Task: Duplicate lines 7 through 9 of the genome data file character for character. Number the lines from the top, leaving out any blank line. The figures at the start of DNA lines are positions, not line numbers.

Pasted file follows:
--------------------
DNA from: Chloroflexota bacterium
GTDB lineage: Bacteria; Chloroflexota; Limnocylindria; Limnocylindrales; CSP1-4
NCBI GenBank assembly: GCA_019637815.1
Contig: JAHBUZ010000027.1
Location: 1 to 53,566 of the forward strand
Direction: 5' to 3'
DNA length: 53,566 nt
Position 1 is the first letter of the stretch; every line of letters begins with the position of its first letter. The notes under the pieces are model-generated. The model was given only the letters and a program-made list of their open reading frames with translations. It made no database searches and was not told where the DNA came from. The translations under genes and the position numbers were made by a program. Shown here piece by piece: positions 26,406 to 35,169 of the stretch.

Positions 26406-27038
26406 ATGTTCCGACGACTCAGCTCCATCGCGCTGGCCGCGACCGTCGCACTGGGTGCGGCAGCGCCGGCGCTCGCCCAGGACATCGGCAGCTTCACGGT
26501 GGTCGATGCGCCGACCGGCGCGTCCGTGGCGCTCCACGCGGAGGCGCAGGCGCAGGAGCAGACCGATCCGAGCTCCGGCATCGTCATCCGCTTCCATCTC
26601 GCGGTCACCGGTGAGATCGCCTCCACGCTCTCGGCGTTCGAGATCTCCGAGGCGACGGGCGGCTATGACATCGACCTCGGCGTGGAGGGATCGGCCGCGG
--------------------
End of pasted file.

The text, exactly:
DNA length: 53,566 nt
Position 1 is the first letter of the stretch; every line of letters begins with the position of its first letter. The notes under the pieces are model-generated. The model was given only the letters and a program-made list of their open reading frames with translations. It made no database searches and was not told where the DNA came from. The translations under genes and the position numbers were made by a program. Shown here piece by piece: positions 26,406 to 35,169 of the stretch.

Positions 26406-27038